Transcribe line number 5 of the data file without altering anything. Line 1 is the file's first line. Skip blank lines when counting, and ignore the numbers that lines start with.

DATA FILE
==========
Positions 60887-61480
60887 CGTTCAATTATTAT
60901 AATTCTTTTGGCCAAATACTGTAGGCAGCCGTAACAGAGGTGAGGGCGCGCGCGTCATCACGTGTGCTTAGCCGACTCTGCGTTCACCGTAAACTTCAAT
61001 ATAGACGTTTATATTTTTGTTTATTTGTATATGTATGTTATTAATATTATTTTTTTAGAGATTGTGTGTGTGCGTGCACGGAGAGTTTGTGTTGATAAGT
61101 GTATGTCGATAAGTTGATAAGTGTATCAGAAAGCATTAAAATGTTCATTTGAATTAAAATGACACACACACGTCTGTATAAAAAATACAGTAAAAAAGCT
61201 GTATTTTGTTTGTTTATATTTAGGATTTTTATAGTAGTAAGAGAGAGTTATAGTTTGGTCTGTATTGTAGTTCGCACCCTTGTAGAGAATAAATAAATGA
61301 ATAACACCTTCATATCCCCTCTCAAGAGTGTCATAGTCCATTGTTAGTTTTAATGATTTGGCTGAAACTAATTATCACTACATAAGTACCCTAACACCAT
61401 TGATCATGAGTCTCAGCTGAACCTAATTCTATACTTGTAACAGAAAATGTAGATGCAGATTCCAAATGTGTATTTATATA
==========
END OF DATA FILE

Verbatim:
61101 GTATGTCGATAAGTTGATAAGTGTATCAGAAAGCATTAAAATGTTCATTTGAATTAAAATGACACACACACGTCTGTATAAAAAATACAGTAAAAAAGCT